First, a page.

Case Study: CEJUG on the AdoptaJSR and AdoptOpenJDK Programmes
CEJUG, one of the most active JUGs in Brazil, decided to join the programmes AdoptaJSR and AdoptOpenJDK in January 2013, led by Helio Frota and myself. These programmes are jointly managed by the London Java Community, UK (LJC) and SouJava, Brazil. An initiative from the community for the community to transform passive java users into active java contributors. The programmes target java specifications, namely JSRs (Java Standard Request), and the OpenJDK, an open source implementation of the Java Development Kit.
Moved by a great excitement, CEJUG also joined the Java Community Process (JCP) by February 2013. They believed that if they manage to give concrete contributions then it would help them to push those into future releases. If it happens at least once, then it would be a great achievement for the local community.
In addition to the OpenJDK, CEJUG also decided to adopt the following JSRs:
- Java API for RESTful Web Services 2.0 (JSR 339)
- JavaServer Faces 2.2 (JSR 344)
- Java API for Json Processing (JSR 353)
- Java API for WebSocket (JSR 356)
JUG leaders, together with active members, have communicated the programme to the community in an event that happened in March, 2013. They picked up those JSRs and asked people to look around, test the API and give some feedback about what they were looking at. They clearly stated that every single feedback matters, even simple things like readability, clarity, completeness, and so on.
Unfortunately, apart from the community leaders, very little effort was spent by members on the programmes. Action was missing indeed. CEJUG was not putting into practice the expertise shared by other JUG leaders. In any case, leaders and active members heroically gave contributions almost exclusively to the AdoptOpenJDK programme:
- Event launching the programmes AdoptaJSR and AdoptOpenJSR
- Event TecTel IFCE Tauá
- Reduced the required memory to build the OpenJDK 8
- Issue created: JavaDoc problems when building with OpenJDK 8
- Logo that can be used by projects that run on Java 8
- Discussion about the inclusion of the method isEmpty in the class StringBuilder
Some months later, they realised, during informal talks to some active members, the word “Adopt” was too heavy for them. It might be a cultural thing, but they understood that as “Taking Care”. It sounded like they would need to allocate quite a lot of time to make something relevant to finally give a feedback. They felt somehow constrained by the responsibility of “taking care” of something so globally relevant.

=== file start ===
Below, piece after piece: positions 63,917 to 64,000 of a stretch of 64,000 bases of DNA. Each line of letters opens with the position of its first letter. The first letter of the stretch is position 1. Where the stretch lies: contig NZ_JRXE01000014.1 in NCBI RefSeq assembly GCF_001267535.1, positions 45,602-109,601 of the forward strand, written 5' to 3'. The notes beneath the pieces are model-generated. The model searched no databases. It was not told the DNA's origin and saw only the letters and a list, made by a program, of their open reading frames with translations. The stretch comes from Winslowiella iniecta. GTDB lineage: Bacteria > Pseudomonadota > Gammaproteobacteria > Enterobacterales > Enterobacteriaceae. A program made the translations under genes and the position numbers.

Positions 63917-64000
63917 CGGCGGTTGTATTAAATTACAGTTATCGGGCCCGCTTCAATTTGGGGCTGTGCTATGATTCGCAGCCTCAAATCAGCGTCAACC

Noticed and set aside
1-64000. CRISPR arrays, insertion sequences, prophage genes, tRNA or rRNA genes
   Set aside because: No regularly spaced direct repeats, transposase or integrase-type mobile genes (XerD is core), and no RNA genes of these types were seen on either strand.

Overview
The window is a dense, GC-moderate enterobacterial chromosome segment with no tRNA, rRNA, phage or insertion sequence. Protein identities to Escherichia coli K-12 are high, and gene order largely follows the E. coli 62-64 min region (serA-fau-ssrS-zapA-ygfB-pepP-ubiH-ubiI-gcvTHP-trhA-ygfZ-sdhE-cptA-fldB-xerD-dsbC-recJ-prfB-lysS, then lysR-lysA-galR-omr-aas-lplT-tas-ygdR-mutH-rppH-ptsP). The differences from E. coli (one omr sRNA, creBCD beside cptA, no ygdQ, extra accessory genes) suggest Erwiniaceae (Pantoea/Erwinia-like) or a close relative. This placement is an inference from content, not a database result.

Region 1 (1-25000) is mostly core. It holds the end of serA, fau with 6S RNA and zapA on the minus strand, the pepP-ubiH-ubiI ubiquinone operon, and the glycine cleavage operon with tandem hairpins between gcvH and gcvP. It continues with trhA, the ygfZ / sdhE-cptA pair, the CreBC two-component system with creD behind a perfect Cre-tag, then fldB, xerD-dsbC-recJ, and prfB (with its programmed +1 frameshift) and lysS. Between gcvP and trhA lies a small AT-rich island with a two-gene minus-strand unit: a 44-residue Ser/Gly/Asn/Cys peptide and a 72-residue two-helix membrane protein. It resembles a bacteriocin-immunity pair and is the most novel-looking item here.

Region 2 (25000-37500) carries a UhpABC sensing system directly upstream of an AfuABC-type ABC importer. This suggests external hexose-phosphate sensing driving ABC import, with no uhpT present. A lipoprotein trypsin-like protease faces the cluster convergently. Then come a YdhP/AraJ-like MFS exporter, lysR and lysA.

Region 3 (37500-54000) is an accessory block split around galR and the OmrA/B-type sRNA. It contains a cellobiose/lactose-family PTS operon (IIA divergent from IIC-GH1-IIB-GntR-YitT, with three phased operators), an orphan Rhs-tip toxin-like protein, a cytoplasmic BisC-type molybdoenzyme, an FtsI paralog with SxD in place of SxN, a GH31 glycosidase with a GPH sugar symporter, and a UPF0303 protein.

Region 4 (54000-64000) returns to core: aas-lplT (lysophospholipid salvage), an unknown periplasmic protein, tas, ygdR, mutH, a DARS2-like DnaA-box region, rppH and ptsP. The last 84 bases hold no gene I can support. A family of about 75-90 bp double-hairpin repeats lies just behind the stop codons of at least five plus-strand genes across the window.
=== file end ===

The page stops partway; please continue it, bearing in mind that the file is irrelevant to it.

Time passes. Glassfish 4 was released. All JSRs they have adopted went final. After that, they felt some activity gaps from the programme. Meanwhile, folks quietly started playing around with JSRs, not in the context of the programme, but because of their jobs, PoCs, training, university courses, etc. They were keeping that for themselves until a day in October 2013 when a member discussed an issue in the mailing list. That was the tipping point that moved others to report their own issues as well. The issues were in a much smaller granularity than an usual adoption case we’re used to see in the programmes. Smaller in terms of impact, but when put together they could actually be considered relevant.
This time, the contributions sounded more concrete, visible and with positive feedback from spec leaders and implementation leaders. That’s what they did in an one month period:
- Issue created: Request parameters lost after realm form authentication to access a protected page
- Reviewed and Improved the Text of the JSR 354 Spec
- Issue created: Sequence of adding a JsonArrayBuilder into a JsonObjectBuilder interferes in the final result
- Issue created: @NotNull check fails in String attribute when using group validation
- No alternative for @ManagedProperty to get Request Parameters
- Partnership with Bulgarian JUG to resume collaboration on the AdoptOpenJDK programme (on going)
In summary, it was practical and realistic for the CEJUG community to give smaller contributions to several JSRs without the heavy “adopt” label. At the same time, they don’t want to pass the message that the word “Adopt” should be replaced. Actually, the names of the programmes sound good and they are well disseminated. However, CEJUG does suggest that “adopt” should be kept in an umbrella level, and “contribute” could be a term used to define actions taken by JUGs on JSRs. Therefore, instead of saying “We’re adopting the following JSRs” we could say “We’re contributing to the following JSRs”.
CEJUG strongly believes that by transforming community members from passive consumers to active contributors, they are concretely moving Java Forward!